Even after he was attacked at a Kakaako homeless encampment last month, state Rep. Tom Brower said he continues to meet — and help — homeless people.
"An act of kindness helps," said Brower (D, Waikiki-Ala Moana-Kakaako).
The city’s new "sit-lie" ban has considerably reduced the number of homeless people in Brower’s Waikiki district over the last few months, he said, "and I’m grateful for that."
But sit-lie also has pushed Waikiki’s homeless into neighboring communities, where Brower often talks to them in places such as Kaimuki and Moiliili during his walks to and from the state Capitol.
Over the nine years that he has been visiting homeless encampments while in office, Brower said homeless people in general have become "hardened and aggressive."
But the June 29 attack on him was the first time he’s felt threatened.
Brower gained national attention in 2013 for smashing homeless carts with a sledgehammer. These days, with multiple landowners and various jurisdictions allowing places like Kakaako to explode with tents and tarpaulins, Brower said he’s using a softer approach to encourage homeless people to move somewhere else.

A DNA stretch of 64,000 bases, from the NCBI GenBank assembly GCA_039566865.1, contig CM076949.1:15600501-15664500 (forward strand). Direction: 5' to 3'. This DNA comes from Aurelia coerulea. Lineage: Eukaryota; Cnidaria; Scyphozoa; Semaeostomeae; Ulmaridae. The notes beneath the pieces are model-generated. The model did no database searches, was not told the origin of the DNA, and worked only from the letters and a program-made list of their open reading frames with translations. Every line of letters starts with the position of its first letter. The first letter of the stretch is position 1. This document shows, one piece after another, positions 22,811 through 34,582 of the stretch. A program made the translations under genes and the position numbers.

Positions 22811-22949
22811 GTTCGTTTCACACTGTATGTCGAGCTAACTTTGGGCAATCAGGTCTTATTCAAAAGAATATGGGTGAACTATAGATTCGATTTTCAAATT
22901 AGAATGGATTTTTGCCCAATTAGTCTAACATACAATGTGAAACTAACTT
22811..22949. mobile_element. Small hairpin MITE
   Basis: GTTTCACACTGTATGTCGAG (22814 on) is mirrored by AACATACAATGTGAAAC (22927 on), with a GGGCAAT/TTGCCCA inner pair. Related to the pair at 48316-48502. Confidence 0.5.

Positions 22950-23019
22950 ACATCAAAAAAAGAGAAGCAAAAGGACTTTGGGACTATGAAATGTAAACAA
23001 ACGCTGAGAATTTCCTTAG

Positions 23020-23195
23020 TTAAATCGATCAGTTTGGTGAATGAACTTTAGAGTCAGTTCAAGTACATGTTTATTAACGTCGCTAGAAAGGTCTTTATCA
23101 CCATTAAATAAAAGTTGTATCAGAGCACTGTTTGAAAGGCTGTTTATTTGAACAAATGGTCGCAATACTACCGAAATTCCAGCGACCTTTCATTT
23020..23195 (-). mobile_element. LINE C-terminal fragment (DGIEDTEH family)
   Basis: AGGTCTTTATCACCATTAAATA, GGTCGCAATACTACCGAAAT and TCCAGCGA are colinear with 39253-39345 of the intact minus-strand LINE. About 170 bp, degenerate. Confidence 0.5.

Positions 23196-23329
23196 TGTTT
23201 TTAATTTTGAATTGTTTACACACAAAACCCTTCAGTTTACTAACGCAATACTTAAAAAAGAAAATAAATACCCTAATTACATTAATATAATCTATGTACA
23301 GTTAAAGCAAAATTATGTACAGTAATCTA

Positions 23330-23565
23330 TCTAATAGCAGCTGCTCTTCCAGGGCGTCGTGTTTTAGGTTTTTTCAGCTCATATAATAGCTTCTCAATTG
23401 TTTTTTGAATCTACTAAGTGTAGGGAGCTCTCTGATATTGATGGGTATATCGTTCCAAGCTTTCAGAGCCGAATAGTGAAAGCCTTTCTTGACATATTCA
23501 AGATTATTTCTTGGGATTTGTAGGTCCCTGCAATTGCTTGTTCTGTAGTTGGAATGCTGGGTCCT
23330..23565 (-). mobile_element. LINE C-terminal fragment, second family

"I’m always refining and trying to improve on the methods," he said.
He’s the first to acknowledge that moving homeless people out of one area does not provide a real solution. Brower’s long-term answer is the same one that he and state Rep. John Mizuno have been proposing for years: the creation of so-called "safe zones" where homeless people would receive a full range of social services.
But until the concept gains traction, Brower promises to continue to get down to the "micro-level" to find small victories.
A few weeks ago, in response to complaints, Brower said he befriended a homeless man who was habitually sleeping in the entryway of a walk-up apartment along the Ala Wai Canal in his district.
"He had been there a while and was freaking people out," Brower said. "The neighbors were alarmed but the police couldn’t do anything because he was on private property" and officers apparently could respond to a complaint only from the property owner.
So at 1 a.m., Brower spoke to the man and they walked over to 7-Eleven where Brower bought him a breakfast of sausage, eggs and rice.
"He agreed not to sleep at the apartment entrance," Brower said. "In appreciation, I told him I would buy him meals when I saw him in the future, which I have."
Brower calls homelessness "the issue of our time."
"Government can win wars and overcome any issue we face," he said. "But for some reason it’s not having the impact it should have when it comes to homelessness. If I agreed to be in public service and I ask people to vote for me, then I have to be willing to get involved in the complaints they have. And the No. 1 complaint is homelessness."